$17M+ Trial Over Michelin Motorcycle Tire Blowout Begins, CVN Webcasting Gavel-to-Gavel

Posted by David Siegel on Nov 9, 2021 10:38:54 AM

Nash openings

CVN screenshot of plaintiff attorney William Applegate delivering his opening statement. Click here to see video from the trial. 

St. George, SC - A South Carolina state court jury heard opening statements Monday in a products liability lawsuit over claims a supposedly defective Michelin motorcycle tire caused a blowout accident that left a husband paralyzed and his wife suffering from serious injuries. 

Plaintiffs Ron and Rose Nash sued Michelin North America Inc. following a 2017 accident, when they were both thrown from Ron’s Kawasaki Vulcan Nomad 1700 motorcycle after a rear tire failure.

The Nash’s attorneys blame the accident on an alleged manufacturing defect in the Michelin Commander II tire mounted on the rear of the bike, but Michelin maintains the crash resulted from the tire being under-inflated and not properly maintained. 

The full trial is being webcast and recorded gavel-to-gavel by Courtroom View Network. 

During his opening statement on behalf of the plaintiffs, attorney William Applegate of Yarborough Applegate blamed the crash on a manufacturing defect known as an “open inner liner splice,” which he says occurs when the various layers in the tire aren’t properly fused together, which can cause a leak in the tire’s air membrane. 

Applegate accused Michelin of failing to inspect the tire after importing it from a factory in Thailand with supposedly known quality control issues. 

“Had the tire not failed we would not be here today,” he said, according to CVN’s webcast of the proceedings. 

Applegate argued that Ron took all reasonable steps to maintain the tire, and he preemptively attacked the defense argument that despite the blowout Ron could have still maintained some control over the bike. 

“The idea that after a blowout at 50 miles per hour, that they just pull over nicely, calmly, put the kickstand down and then ponder what to do is ridiculous,” he said.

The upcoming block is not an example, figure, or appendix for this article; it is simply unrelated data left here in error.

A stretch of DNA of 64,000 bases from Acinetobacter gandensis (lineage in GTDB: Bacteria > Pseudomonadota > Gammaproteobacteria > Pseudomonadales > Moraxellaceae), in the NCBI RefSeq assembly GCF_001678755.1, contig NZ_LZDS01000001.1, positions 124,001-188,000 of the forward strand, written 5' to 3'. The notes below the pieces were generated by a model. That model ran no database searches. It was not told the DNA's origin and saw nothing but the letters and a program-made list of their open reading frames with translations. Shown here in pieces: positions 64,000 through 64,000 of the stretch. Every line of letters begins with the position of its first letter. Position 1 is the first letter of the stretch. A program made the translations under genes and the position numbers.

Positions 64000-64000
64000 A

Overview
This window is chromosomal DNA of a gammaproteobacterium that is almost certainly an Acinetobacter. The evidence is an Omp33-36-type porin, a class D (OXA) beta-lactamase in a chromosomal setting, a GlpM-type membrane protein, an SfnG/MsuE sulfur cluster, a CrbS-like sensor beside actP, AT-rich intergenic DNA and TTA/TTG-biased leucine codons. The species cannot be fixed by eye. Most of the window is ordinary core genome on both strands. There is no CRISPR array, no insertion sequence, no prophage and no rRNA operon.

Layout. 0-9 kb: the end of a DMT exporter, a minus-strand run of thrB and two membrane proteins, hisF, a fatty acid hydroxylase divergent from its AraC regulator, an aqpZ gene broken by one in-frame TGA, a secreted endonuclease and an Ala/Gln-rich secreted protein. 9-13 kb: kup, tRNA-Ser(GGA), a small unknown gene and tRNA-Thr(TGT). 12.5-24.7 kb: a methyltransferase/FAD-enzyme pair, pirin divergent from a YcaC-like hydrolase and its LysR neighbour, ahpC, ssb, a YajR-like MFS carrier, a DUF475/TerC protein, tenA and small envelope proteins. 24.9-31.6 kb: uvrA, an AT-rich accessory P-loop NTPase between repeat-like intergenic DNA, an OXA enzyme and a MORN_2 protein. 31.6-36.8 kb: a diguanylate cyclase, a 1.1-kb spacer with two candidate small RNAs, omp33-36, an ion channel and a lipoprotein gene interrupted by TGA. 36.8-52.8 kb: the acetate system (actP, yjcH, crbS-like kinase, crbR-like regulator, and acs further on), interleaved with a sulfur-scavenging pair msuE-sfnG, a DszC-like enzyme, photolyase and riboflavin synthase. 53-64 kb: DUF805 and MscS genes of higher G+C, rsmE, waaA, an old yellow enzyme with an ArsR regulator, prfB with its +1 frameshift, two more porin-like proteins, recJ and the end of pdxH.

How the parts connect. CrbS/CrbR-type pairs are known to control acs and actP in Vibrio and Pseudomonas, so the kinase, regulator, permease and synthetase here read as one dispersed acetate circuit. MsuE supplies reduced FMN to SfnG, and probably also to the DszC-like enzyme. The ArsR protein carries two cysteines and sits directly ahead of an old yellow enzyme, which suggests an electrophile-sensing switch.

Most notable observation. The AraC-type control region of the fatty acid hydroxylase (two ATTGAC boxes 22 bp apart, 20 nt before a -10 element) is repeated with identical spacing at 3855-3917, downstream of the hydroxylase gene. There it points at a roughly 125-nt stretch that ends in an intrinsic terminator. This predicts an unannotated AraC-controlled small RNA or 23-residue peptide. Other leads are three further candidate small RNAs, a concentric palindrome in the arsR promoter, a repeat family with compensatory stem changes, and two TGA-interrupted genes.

Applegate told the jury he would seek more than $17 million in economic damages at the end of the trial, detailing Ron’s arduous record of hospitalizations since the accident and the burden for Rose of providing 24-hour care while herself recovering from her own serious injuries. 


Applegate didn’t specify the amount of non-economic damages he would seek, but he did tell jurors it would be a “much bigger number.”  

Representing Michelin, Michael O’Donnell of the Colorado-based firm Wheeler Trigg O'Donnell began his opening statement by urging jurors not to let understandable sympathy for the plaintiffs influence their decision. 

“This case is about facts and science, not sympathy,” O’Donnell said. 

Nash defense openings

CVN screenshot of defense attorney Michael O'Donnell delivering his opening statement.

O'Donnell insisted the tire in question did not have a manufacturing defect and underwent adequate safety inspections, and that the blowout occurred because of damage caused by chronic under-inflation. 

O’Donnell told jurors the supposed lack of adequate air pressure caused stress on other elements of the tire that no manufacturer could possibly build them to withstand. 

“This was a damaged tire, not a defective one,” he said. 

The trial before Judge Maite Murphy is expected to last roughly a week, and gavel-to-gavel video of the full proceedings will be available to CVN subscribers. 

Besides the current South Carolina trial, CVN’s online trial video archive includes numerous automotive product liability trials from across the United States, most recently in July in California at a trial involving a Kia seatbelt.  

Check out these 10 “must watch” automotive product liability trials in CVN’s video archive, and get unlimited on-demand access to those and hundreds more trials by becoming a CVN subscriber today. 

The South Carolina case is taking place before Judge Maite Murphy. 

The case is captioned Ronald and Rose Nash v. Michelin North America Inc., case number 2019-CP-18-00080 in the South Carolina Court of Common Pleas, First Judicial Circuit. 

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Topics: Products Liability, automotive, South Carolina